Arguably the most marginalized group in our society is the disabled community, and yet, in many popular “body-positive” spaces, disabled people are missing from the picture. Disabled bodies are, yes, often fat. They are by-default desexualized, or else fetishized. The fake-body-positive themes of praising your body for what it can do instead of what it looks like leave out people who are physically unable to do many things.

Fortunately, this issue is rising throughout the bopo community as of late, but it’s not quick enough. True body-positivity is inclusive of disabled bodies and employs the philosophy that “all bodies are good bodies.”

  • True body positivity is LGBTQ+-inclusive.

The body-conformity pressures experienced by LGBTQ+ people are specific to their intersectional identities. Some studies show that lesbians and bisexual women tend to be heavier than straight women. Even more, it may be true that lesbians and bisexual women experience less body-dissatisfaction, perhaps because of less concern about the male gaze. However, 16% of transgender college students report having an eating disorder, as do about 3% of sexual-minority people (SITE 14).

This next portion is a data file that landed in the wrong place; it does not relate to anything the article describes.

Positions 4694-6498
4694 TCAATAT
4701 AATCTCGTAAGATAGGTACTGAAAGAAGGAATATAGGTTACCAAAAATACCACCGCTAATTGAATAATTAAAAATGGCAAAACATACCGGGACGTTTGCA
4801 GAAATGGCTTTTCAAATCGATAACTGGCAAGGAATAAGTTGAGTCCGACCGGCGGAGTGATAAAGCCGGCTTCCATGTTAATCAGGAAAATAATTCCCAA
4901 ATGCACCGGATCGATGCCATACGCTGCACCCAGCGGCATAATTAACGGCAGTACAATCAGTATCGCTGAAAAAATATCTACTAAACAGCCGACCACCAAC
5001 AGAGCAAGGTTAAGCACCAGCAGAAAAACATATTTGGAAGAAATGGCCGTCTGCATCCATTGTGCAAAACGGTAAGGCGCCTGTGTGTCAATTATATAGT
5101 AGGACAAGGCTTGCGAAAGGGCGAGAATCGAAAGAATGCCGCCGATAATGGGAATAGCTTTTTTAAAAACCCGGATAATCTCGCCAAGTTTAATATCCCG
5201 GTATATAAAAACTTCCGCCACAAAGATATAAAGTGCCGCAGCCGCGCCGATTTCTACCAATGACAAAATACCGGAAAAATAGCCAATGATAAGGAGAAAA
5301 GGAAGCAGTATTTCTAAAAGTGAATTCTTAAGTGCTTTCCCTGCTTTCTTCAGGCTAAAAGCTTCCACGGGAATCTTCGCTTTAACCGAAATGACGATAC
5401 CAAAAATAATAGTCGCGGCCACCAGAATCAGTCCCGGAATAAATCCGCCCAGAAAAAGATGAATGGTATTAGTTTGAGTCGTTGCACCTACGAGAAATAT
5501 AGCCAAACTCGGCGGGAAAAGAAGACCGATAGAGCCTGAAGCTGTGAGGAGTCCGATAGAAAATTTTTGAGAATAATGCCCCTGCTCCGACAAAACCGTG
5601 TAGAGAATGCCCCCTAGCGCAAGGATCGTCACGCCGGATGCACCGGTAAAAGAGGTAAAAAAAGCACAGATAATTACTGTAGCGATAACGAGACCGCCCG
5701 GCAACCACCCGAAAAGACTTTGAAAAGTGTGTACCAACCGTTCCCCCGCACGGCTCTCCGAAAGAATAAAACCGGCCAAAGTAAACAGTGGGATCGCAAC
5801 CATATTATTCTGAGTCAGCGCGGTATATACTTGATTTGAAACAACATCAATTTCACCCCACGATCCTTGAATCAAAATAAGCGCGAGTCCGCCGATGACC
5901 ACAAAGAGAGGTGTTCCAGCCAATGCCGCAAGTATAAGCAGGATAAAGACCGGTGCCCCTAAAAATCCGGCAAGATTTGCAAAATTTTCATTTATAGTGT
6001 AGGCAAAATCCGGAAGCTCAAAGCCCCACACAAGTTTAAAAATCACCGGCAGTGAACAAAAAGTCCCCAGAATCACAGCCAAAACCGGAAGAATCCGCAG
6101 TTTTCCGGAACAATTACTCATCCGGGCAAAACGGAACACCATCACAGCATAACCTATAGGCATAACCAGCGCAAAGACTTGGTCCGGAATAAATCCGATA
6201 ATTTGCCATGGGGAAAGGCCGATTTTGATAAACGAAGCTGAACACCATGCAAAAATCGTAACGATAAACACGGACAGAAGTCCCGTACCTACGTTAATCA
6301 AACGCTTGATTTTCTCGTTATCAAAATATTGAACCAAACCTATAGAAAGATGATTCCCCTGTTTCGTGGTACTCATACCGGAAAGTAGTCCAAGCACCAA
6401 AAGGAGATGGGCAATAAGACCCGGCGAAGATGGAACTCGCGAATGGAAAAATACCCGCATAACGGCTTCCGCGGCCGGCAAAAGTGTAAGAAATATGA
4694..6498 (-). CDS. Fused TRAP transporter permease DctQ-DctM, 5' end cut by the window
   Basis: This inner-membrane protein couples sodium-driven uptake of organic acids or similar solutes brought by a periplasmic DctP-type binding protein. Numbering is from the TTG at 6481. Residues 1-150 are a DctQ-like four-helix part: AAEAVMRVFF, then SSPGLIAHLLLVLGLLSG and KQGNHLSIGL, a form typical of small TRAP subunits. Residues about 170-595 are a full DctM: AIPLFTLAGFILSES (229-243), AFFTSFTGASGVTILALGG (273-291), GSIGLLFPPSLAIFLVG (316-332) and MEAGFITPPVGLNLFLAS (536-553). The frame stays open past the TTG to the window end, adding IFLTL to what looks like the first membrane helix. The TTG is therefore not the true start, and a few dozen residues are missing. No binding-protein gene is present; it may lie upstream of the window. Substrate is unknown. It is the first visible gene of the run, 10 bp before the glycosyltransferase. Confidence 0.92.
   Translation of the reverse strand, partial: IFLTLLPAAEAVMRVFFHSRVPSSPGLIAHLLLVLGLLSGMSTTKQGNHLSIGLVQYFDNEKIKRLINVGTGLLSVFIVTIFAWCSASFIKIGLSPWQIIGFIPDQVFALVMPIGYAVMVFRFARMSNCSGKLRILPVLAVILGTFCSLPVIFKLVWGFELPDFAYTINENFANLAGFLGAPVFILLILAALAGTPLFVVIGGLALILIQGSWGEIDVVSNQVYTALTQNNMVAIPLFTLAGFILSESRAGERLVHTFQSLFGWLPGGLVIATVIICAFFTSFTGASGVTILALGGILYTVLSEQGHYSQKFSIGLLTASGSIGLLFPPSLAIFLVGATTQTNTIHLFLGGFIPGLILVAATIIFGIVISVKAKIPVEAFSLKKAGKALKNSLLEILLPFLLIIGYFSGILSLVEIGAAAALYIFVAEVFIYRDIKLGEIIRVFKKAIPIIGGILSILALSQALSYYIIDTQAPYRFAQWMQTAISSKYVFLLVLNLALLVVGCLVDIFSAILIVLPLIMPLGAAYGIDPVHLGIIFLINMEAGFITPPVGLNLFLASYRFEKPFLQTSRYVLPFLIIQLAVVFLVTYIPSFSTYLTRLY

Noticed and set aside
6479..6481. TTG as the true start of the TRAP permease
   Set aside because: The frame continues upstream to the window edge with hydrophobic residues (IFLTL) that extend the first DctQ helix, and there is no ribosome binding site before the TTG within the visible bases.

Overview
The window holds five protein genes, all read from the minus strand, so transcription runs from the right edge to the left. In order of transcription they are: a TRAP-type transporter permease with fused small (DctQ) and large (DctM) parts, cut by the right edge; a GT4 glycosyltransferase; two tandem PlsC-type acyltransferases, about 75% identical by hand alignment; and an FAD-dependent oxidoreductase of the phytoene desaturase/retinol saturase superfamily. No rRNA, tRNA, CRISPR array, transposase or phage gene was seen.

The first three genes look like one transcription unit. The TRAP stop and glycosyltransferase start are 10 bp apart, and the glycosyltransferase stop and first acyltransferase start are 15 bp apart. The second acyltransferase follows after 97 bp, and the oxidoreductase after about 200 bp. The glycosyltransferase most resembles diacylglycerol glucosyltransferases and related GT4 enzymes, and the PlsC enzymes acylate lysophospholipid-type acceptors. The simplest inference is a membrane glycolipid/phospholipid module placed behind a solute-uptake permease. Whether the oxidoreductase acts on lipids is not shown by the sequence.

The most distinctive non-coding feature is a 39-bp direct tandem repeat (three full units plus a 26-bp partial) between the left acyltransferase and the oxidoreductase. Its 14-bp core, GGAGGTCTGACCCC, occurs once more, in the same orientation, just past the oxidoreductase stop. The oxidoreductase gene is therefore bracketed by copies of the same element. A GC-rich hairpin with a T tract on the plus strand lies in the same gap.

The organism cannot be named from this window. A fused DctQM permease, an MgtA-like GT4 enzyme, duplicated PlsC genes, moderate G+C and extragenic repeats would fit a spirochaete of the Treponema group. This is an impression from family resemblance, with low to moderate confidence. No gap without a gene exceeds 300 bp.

But regardless of body size, LGBTQ+ all face discrimination based on their bodies, be it their predetermined sexual preferences or gender orientations. Body positivity is for them, too.

  • True body positivity includes the fight against social and socioeconomic inequity.

This means, of course, that fatphobia and body negativity cannot be dismantled without addressing the needs of all marginalized groups. Quite frankly, anyone who claims to be body-positive must fight and give and vote for the rights of women, people of color, poor people, disabled people, and LGBTQ+ people.

This idea—that social justice issues are bound together—is, of course, intersectionality, a term coined by Kimberlé Crenshaw.